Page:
Gypsies in Finland
Romani is what the ‘Gypsies’ call themselves in every country in which they are found, butGypsies is an English word derived from the slurred Egyptian, referring to where the English thought the Romani must have originated. And as might be guessed from their inaccurate English name, the Romani are seldom well understood or liked by their neighbours. The Romani have lived in Finland since the sixteenth century, some 400 years, but they are still treated as outsiders by the ‘white’ Finnish majority.
The Romani originated as a distinct group in what is now northern India. They have
spent centuries wandering, and can be found in many parts of Asia and Europe, particularly south-eastern Europe. Many still speak the Romani language, which is distinct from any European language. The Romani have been able to retain a powerful, separate identity from many of their host cultures. They have occasionally been the object of extremely harsh persecution, and in some areas of Central Europe they were almost exterminated by the Nazis during World War .Most Romani prefer to dress in their traditional clothing. Men wear dark suits, while women wear hoop-skirts with aprons and ruffles. Most Romani have dark hair and olive complexions, and the denigrating term for the Romani, mustalaisia, derives from musta or black. Finland’s best-known ethnic group, the indigenous Samis or Lapps, number only around 2,500. In contrast, the Romani population is probably somewhere between 6,500 and 10,000.
Finland is not generally well known as a country with widespread racism, but discrimination against the Romani has only recently been made illegal. As the targets of governmental efforts to ‘integrate’ them into the larger population and culture, they have endured extreme measures, including the forced removal of Romani children from their homes for placement in state-run children’s homes. This practice only ended in 1970. Not until 1992 were Finland’s citizens guaranteed equal protection under the law or the right to their own culture. The Romani in Finland tend to have lower literacy rates, less education and economic resources, and higher levels of poverty than white Finns; many depend on state-funded welfare. A director of a charitable organisation for the Romani stated, ‘Most Finns say that the mustalaisia are lazy, that they don’t want to work, and that they are not able to perform ordinary jobs. They say they’re dishonest and irresponsible’. Heikki Lampela, who is only part Romani, faces this attitude directly and often: ‘In restaurants where I had never been before, people told me, “Get out of here. We don’t like Gypsies”... People in Finland hate Gypsies. They don’t want Gypsies to come into society because they don’t like them. And Gypsies have their own society. The Finnish lifestyle and the Gypsy lifestyle are like day and night’.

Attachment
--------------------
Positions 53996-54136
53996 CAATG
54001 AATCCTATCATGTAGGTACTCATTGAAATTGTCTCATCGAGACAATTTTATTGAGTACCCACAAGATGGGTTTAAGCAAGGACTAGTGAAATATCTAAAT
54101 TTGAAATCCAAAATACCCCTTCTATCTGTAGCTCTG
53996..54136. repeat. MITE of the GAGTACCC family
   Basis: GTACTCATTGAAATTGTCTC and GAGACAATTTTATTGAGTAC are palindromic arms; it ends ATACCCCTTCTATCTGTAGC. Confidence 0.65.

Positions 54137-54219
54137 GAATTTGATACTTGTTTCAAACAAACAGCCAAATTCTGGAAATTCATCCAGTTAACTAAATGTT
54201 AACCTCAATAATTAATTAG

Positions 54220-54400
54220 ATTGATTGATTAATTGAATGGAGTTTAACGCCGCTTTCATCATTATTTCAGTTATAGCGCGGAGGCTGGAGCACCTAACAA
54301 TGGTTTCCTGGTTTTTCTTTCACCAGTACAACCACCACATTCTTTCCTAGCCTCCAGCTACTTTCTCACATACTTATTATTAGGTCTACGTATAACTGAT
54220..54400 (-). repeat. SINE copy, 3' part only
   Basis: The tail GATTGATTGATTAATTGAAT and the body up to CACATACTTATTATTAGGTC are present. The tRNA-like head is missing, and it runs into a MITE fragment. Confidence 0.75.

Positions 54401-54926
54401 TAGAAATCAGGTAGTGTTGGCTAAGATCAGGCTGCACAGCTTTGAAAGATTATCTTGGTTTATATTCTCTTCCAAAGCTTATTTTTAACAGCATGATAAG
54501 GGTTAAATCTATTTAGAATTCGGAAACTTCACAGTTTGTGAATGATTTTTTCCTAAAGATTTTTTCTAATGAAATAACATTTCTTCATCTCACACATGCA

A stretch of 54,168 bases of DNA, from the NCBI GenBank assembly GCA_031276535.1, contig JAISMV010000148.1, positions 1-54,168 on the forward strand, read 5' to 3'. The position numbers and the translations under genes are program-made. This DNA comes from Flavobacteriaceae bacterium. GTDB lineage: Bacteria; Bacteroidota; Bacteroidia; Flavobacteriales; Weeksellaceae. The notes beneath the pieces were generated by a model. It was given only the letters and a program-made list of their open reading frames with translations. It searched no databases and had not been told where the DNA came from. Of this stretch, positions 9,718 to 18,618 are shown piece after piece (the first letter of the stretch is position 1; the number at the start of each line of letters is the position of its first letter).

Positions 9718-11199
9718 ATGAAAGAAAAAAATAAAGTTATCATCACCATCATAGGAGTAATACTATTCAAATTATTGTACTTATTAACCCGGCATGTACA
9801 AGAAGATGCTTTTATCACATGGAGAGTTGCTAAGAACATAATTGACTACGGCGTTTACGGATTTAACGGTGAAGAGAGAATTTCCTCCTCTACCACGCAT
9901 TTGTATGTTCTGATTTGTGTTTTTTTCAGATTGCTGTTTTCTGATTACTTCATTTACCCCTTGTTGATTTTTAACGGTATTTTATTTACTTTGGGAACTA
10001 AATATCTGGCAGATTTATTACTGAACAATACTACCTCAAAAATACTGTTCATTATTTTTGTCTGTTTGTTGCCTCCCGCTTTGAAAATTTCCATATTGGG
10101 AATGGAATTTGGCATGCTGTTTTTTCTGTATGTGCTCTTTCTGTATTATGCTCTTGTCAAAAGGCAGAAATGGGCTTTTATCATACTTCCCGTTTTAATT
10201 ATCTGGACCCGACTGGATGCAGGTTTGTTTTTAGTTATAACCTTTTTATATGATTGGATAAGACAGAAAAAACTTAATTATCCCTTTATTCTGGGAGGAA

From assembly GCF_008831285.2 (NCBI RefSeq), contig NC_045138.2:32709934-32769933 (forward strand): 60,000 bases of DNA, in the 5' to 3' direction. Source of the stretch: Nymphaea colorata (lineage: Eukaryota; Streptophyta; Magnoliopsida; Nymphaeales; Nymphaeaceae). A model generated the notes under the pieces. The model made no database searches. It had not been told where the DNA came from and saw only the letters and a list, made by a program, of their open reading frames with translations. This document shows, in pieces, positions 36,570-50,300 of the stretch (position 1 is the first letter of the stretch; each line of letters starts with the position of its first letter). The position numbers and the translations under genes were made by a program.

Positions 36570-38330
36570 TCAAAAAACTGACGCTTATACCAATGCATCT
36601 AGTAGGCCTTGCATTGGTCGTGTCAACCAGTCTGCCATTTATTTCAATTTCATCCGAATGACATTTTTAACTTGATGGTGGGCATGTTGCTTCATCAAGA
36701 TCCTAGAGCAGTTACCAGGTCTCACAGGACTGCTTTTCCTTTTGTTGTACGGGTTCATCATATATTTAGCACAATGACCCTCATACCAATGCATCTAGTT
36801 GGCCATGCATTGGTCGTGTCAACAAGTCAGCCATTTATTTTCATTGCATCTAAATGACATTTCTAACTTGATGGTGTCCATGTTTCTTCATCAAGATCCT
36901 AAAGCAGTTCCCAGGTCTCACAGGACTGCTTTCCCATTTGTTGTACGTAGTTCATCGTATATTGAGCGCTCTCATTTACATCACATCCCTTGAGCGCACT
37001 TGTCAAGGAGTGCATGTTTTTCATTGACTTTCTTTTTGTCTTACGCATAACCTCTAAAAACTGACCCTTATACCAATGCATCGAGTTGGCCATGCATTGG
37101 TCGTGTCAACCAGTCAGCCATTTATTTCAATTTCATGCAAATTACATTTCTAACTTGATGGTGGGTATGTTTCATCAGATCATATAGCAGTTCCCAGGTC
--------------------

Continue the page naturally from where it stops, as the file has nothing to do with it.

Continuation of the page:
Recent legislation has made overt, formal racism less common, and many Romani hope
that these changes will result in the material improvement of their lives. But many Romani also have their doubts about any economic or social improvement. As Lampela says, ‘If we’re talking about a dog, does it matter what pedigree it is? People use their eyes here, they don’t use their brains. They don’t ask how you feel inside’.